Rep. Jim Oberstar remembered for his passion for family, transportation, biking and French

  • Article by: ALLISON SHERRY , Star Tribune
  • Updated: May 9, 2014 - 5:48 AM

– Minnesota’s longest serving member of Congress, former Rep. Jim Oberstar, was remembered Thursday as a man with an insatiable zeal for cellphone pictures of his grandkids, American infrastructure projects, foreign languages, bicycling — and as someone whose 36 years in office inspired respect among people as diverse as the former transportation secretary under President George W. Bush and the current French ambassador.

Oberstar was 79 when he died in his sleep last weekend in this leafy Washington suburb. He represented his home state in the U.S. House of Representatives until he lost his 8th Congressional District seat in a 2010 upset.

“Not much good came out of the 2010 election,” said his son, Ted Link-Oberstar at the service, but “one of the blessings is we had more time with Dad.”

The funeral in Oberstar’s home Catholic church was attended by roughly 500 family members, friends and dignitaries, including the French ambassador, all of Minnesota’s House Democrats, both its U.S. senators and a former transportation secretary.

Oberstar’s wife, Jean, sat in the same pew her husband faithfully warmed at 7 a.m. every Sunday, the Rev. Raymond Kemp said.

Tales from Oberstar’s well-touted career on Capitol Hill were punctuated by short, emotional speeches from his four children, who spoke of the congressman’s devotion to being home for dinner when they were young and, when they grew up, his willingness to fly across the country to help mend a broken heart or see a new grandchild.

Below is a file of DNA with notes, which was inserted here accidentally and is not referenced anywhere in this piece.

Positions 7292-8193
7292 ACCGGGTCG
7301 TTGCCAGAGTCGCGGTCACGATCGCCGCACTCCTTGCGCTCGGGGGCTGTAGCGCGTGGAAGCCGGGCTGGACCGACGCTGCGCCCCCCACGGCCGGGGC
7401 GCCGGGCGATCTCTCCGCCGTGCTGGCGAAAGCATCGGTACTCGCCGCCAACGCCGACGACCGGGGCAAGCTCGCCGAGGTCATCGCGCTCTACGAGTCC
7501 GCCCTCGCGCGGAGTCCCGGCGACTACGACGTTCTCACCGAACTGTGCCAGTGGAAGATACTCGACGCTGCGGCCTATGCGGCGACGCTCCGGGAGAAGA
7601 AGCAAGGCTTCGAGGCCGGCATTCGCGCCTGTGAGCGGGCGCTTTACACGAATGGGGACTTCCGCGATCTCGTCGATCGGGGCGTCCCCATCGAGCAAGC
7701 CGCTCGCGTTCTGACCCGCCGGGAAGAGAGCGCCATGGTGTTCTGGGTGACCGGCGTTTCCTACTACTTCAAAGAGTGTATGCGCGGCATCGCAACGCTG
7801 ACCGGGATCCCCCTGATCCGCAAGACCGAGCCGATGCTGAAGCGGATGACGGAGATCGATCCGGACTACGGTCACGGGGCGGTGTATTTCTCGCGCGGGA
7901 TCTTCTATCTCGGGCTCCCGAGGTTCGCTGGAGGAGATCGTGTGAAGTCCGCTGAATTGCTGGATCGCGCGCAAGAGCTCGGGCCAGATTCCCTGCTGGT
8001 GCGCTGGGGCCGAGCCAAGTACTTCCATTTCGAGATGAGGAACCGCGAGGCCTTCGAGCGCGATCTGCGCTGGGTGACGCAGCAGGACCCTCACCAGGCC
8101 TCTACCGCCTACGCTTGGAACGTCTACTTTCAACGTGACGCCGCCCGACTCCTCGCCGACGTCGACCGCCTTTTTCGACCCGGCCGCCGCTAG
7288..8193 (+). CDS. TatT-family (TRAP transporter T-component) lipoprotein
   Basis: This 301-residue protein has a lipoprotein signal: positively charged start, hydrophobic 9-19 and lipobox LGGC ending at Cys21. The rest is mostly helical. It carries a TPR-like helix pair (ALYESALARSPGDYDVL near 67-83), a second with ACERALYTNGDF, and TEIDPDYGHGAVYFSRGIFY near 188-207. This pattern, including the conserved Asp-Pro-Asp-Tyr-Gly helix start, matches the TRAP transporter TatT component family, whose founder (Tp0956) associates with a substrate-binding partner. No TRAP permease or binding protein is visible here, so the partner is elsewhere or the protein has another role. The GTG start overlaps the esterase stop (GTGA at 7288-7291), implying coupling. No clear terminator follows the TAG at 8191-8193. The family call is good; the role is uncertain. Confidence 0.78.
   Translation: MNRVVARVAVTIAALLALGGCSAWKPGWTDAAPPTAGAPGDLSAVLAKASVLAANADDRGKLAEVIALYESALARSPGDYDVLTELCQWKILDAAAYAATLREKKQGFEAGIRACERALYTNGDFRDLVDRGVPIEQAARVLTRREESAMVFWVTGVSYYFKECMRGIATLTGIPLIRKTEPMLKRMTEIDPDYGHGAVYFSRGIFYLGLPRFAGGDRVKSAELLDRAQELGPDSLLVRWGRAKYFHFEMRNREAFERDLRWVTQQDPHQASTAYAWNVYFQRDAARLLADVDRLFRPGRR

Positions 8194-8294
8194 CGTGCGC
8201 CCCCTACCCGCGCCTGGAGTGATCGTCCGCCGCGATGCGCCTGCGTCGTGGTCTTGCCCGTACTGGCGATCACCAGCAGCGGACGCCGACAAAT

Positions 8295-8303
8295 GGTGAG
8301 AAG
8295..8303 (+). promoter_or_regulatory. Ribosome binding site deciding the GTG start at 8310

Noelle Tower said she wished her dad was there to help her get through speaking in front of so many people because, “he would know exactly what to say.

“He was my rock,” she said.

Another daughter, Monica Weber, said that while he may be remembered for his ability to talk about transportation and infrastructure and speak flawless French, she will remember his “tender heart.”

“Dad was happiest when he was with his children and grandchildren,” she said.

Oberstar’s life story, from getting elected in 1974 as a Watergate-era Democrat representing the state’s Iron Range to becoming chairman of the House Transportation and Infrastructure Committee — one of the most powerful perches in Congress — was brought to life with heartfelt stories of his crackling personality.

Sen. Al Franken, who once told a constituent Oberstar was the reason he didn’t believe in Congressional term limits, said if the congressman were still alive, he would use the opportunity to tell the gathered crowd the history of American infrastructure, starting with the Erie Canal and ending with broadband.

“Sometimes Jim had a tendency to go on and on,” Franken said, eliciting laughs, particularly from the family. “But it was because he believed that everyone was as curious about the world as he was. And he was almost always wrong about that.”

Oberstar is widely credited with getting thousands of infrastructure projects approved in Congress, and for inserting bike safety measures and bike trails in transportation funding bills as early as the 1990s. Colleagues often admired how Oberstar would remember even small projects in congressional districts across the country.

Norman Mineta, transportation secretary under President George W. Bush, said he sat next to Oberstar for 22 years on the House infrastructure committee.

“He was such a good listener. He used to say, ‘I hear what you’re thinking,’ ” Mineta said, his voice breaking. “We all learned from him. I loved this man.”

Oberstar’s passion for and commitment to the French language was woven through stories from family, colleagues and even Francois Delattre, the French ambassador, who said at the service that Oberstar spoke better French than he did. Weekly, Oberstar helped his exasperated granddaughter with her French homework, prompting her once to threaten to study sign language instead. He routinely broke into French phrases in places where no one could understand him. He even blended two passions by bicycling part of the Tour de France route.

“He was one of those rare people who was just as comfortable in the Aurora parade in khakis and tennis shoes as he was at the French Embassy,” said Sen. Amy Klobuchar, D-Minn. “He may have spoken French at the embassy, but he also spoke it in the Aurora parade, even though no one understood him.”

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